The assets of some prominent - Ghanaians which were confiscated by various military regimes are to be returned to their owners before the end of this year.
Highly placed sources told the Daily Graphic on Wednesday that the Office of the President was finalising the list of assets to be handed over to the affected families, including those of a former Head of State, the late General 1. K. Acheampong.
Others whose properties are to be returned include General Robert Kotei, Squadron Leader George Tagoe, S.K. Kpegah, E.A. Amoah, the owner of Association International School, Commander J.C. Addo and Major Kwame Asante.
The other prominent personalities are J.K. Siaw, Kowus Motors among others.
More than 100 of those assets are expected to be released as a result of recommendations from the Confiscated Assets Committee of the National Reconciliation Commission (NRC).
As a result of those recommendations, 1,551 individuals have already received GH˘952,297.52, being compensation for atrocities and human rights abuses they suffered under military regimes.
More people are expected to benefit from the compensation package which began two years ago.
According to the sources, the return of the assets would be on a "where is, as is basis", meaning "you will take it in whichever condition you find it".
However, the sources indicated that compensation might be paid to those whose properties had been sold and totally transformed.
They further disclosed that the full list of beneficiaries would be published in the dailies next week, pointing out that the Attorney-General would implement the deconfiscation process of beneficiaries.
Under the deconfiscation process, beneficiaries will be asked to provide some basic information, such as proof of identity, letters of administration or will, in the instance where the original owners are dead.
In December 2001, the Parliament of Ghana passed the National Reconciliation Commission Act, 2002, (Act 611) which came into force on January 11, 2002 when it was gazetted.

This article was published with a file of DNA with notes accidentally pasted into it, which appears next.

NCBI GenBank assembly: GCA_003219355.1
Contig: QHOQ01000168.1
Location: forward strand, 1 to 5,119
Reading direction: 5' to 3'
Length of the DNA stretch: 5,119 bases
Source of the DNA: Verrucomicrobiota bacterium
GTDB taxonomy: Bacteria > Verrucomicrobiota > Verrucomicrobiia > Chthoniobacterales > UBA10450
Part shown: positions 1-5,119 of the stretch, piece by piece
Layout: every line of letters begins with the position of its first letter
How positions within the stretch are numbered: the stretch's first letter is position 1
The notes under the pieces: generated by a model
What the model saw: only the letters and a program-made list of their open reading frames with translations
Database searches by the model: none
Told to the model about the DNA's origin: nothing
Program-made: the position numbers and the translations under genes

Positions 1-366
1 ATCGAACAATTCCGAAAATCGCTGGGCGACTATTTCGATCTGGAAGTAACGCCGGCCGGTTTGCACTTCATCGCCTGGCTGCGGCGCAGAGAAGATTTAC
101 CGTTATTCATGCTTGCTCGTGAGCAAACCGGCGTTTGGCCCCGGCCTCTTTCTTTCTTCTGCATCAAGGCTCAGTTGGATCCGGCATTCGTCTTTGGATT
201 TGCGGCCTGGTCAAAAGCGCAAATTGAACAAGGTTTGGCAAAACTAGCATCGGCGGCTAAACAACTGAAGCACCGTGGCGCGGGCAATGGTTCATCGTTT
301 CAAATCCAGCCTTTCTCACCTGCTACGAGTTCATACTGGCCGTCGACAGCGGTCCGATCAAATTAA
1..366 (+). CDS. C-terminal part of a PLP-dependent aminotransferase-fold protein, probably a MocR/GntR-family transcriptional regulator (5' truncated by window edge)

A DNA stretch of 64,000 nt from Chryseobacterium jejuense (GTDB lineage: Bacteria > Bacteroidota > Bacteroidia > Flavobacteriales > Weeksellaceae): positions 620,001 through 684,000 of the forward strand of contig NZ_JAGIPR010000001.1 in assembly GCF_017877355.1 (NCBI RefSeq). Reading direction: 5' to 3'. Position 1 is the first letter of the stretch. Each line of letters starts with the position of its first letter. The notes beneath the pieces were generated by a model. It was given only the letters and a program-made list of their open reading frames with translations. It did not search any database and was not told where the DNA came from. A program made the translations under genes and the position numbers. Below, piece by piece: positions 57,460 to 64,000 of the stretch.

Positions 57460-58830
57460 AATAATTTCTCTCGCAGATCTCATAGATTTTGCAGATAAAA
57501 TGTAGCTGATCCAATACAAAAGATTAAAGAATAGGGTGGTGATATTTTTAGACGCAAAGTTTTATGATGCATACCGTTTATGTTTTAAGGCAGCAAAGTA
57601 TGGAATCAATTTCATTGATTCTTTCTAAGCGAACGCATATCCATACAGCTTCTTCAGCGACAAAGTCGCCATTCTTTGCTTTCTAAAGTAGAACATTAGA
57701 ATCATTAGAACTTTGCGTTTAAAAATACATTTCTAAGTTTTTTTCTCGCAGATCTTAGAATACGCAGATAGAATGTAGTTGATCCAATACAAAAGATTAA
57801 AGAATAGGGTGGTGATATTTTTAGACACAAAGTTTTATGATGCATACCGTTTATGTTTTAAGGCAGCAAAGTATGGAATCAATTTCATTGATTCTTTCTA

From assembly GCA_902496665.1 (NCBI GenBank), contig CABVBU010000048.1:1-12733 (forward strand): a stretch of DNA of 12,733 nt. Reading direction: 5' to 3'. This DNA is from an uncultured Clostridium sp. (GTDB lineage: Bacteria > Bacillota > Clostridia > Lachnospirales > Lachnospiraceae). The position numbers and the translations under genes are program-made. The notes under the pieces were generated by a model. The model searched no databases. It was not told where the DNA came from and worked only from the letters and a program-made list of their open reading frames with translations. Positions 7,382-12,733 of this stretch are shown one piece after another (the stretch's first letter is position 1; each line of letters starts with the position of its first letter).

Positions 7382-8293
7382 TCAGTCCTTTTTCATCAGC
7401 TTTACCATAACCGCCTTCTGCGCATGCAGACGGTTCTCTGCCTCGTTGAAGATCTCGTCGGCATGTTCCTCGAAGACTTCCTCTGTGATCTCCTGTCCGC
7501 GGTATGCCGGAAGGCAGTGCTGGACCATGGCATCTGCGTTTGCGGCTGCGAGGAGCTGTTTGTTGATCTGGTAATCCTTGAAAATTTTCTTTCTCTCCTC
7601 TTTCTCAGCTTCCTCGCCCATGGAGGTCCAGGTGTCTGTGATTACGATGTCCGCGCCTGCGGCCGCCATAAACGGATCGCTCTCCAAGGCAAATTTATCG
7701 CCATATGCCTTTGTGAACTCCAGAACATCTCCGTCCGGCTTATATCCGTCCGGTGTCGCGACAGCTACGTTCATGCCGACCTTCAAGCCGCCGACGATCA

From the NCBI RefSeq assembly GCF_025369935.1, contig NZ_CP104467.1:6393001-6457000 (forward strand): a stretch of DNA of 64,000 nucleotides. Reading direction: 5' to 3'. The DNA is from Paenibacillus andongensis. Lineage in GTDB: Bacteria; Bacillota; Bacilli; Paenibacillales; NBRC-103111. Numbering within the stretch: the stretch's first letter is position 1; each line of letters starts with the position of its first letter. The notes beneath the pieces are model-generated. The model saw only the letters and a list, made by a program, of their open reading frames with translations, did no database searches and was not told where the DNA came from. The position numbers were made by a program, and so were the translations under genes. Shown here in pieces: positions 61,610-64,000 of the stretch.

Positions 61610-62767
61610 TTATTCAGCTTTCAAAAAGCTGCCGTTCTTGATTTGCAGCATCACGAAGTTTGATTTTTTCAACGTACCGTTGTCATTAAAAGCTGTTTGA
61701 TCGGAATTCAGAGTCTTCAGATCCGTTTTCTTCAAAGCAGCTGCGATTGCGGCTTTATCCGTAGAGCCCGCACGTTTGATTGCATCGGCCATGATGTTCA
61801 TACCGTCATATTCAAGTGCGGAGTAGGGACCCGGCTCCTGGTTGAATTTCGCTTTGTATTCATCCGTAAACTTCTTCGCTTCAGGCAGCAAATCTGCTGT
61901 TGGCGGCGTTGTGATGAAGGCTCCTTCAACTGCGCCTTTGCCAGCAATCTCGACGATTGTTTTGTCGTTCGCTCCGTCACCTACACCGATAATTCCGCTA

The goal of the commission, as expressed in the Long Title to Act 611, was to seek and promote national reconciliation among the people of this country by recommending appropriate redress for persons who had suffered any injury, hurt, damage, grievance or who had in any other manner been adversely affected by violations and abuses of their human rights arising from activities or inactivities of public institutions and persons holding public office.
The commission comprised Mr Justice Kweku Etrew Amua-Sekyi, a retired Supreme Court judge (now deceased), Chairman; the Most Reverend Charles Gabriel Palmer-Buckle, then Catholic Bishop of Koforidua; Maulvi Abdul Wahab Bin Adam, the Ameer (Head) and Missionary in Charge of the Ahmadiyya Muslim Mission; Professor Florence Abena Dolphyne, a former Pro Vice Chancellor of the University of Ghana; Lt Gen Emmanuel Alexander Erskine, the First Force Commander of the United Nations Interim Force in Lebanon (UNIFIL).
The others were Dr (Mrs.) Sylvia Awo Mansah Boye, a former Registrar of the West African Examinations Council; Mr Christian Appiagyei, a former Secretary-General of the Trades Union Congress (Ghana); Uborr Dalafu Labal II, the Paramount Chief of the Sanguli Traditional Area, Northern Region, and Professor Henrietta Joy Abena Nyarko Mensa-Bonsu, Associate Professor, Faculty of Law, University of Ghana, with Dr Kenneth Agyemang Attafuah, the then Director of Public Education and Anti-Corruption at the Commission on Human Rights and Administrative Justice (CHRAJ), as the Executive Secretary.